On the other hand, if the transferor spouse is a U.S. Citizen, and the proposed transfer is to his non-citizen spouse, then it may still be possible to secure a more generous adjustment in basis if rule (2) is observed. This rule would require, as a condition to receiving an adjustment in basis, that the transfer be to a “qualified revocable trust” 23 or to a trust which reserves to the grantor the right to “make any change in the enjoyment thereof through the exercise of a power to alter, amend, or terminate the trust” 24 .
In the meantime, unless one spouse is very ill and death is likely to occur before 12/31/2009 27, advocates may wish to consider either,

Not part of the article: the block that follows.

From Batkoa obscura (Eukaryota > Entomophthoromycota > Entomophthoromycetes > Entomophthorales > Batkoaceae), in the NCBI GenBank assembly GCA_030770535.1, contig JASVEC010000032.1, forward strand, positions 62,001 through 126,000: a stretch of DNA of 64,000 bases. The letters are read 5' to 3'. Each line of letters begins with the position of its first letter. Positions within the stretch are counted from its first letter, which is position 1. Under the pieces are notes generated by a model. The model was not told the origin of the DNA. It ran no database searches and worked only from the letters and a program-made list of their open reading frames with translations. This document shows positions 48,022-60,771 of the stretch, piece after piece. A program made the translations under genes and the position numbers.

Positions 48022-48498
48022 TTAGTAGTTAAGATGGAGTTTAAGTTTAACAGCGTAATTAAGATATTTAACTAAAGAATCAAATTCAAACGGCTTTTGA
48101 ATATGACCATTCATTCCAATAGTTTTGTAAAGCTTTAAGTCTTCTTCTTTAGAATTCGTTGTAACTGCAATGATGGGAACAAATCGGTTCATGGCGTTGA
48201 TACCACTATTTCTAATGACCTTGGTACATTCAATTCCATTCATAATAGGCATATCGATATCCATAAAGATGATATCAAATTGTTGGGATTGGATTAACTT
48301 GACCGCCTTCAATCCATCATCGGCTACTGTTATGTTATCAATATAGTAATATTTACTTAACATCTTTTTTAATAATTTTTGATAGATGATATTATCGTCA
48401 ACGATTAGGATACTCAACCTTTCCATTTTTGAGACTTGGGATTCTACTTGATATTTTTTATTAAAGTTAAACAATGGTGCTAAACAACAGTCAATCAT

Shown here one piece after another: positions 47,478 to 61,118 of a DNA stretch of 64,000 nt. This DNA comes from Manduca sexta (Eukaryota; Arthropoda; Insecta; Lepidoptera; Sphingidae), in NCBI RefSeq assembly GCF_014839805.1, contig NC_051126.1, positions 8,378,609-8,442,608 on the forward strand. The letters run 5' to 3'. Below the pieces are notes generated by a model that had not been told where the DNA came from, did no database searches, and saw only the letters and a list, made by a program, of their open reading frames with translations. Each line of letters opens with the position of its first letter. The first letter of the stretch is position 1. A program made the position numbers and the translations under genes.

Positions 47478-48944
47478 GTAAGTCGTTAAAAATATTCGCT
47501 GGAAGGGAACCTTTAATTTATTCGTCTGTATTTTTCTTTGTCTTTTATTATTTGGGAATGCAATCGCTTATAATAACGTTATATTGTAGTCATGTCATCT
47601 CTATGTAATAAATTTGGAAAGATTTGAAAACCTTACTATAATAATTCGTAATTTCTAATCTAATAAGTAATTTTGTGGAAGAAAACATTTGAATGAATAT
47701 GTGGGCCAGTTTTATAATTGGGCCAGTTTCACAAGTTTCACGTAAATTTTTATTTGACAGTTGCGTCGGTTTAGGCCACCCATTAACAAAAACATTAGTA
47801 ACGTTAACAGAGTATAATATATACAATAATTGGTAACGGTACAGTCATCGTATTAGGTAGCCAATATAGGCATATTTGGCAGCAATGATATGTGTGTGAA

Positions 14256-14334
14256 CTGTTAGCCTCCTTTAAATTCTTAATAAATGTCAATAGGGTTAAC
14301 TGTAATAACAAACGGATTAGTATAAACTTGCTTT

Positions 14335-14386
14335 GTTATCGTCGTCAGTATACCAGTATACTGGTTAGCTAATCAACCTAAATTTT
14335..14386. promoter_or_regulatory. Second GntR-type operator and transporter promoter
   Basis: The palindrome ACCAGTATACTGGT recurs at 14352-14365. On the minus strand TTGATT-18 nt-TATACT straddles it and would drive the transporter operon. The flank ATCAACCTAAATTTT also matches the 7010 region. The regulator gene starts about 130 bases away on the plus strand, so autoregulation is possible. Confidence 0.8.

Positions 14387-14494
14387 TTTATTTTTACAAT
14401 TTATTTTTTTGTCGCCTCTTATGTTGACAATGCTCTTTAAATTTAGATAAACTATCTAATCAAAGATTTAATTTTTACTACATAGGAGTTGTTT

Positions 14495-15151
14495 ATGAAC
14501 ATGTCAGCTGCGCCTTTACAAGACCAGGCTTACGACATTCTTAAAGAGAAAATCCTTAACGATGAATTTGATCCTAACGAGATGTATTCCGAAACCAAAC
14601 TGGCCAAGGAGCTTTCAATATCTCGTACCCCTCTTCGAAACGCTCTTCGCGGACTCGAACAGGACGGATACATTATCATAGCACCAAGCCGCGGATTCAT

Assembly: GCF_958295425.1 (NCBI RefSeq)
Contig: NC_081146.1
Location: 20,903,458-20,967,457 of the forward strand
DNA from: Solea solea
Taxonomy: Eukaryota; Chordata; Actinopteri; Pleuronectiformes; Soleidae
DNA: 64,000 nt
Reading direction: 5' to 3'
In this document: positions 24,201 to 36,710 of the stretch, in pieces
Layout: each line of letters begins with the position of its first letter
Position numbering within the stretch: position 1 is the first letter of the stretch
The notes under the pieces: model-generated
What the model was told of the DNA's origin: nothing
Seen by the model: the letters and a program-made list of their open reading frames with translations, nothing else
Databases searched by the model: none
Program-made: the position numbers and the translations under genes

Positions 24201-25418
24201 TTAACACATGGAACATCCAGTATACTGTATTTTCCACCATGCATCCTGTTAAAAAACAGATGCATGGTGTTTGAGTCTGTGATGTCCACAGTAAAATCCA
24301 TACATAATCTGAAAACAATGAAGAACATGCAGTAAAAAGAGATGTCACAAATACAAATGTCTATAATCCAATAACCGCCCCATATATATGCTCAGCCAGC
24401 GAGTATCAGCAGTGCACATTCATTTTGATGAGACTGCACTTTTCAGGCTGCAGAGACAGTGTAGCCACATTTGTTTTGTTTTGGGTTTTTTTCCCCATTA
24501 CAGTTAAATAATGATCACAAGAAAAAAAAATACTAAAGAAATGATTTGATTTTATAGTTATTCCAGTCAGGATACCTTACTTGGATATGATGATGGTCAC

(1) a transfer of the asset(s) now into an IDIT with provisions which carefully track proposed IRC § 1022 and which retain in the grantor the limited power to change beneficial interests as to others (i.e., language of a SPA), but not the power of reversion, and which authorizes a Trust Protector to modify the trust to fully comply with changes in the law and regulations when fully known, or
(2) to temporarily delay inter-spousal transfers to a non-citizen spouse, but instead create sufficient stand-by authority in Durable Powers Of Attorney so as to permit each spouse or his/her attorney-in-fact to appropriately structure qualifying lifetime transfers in the future, after the law and regulations become known.
The author wishes to thank attorneys Kevin Urbatch and F. Bentley Mooney, Jr., for reviweing a draft of this article and for their helpful comments.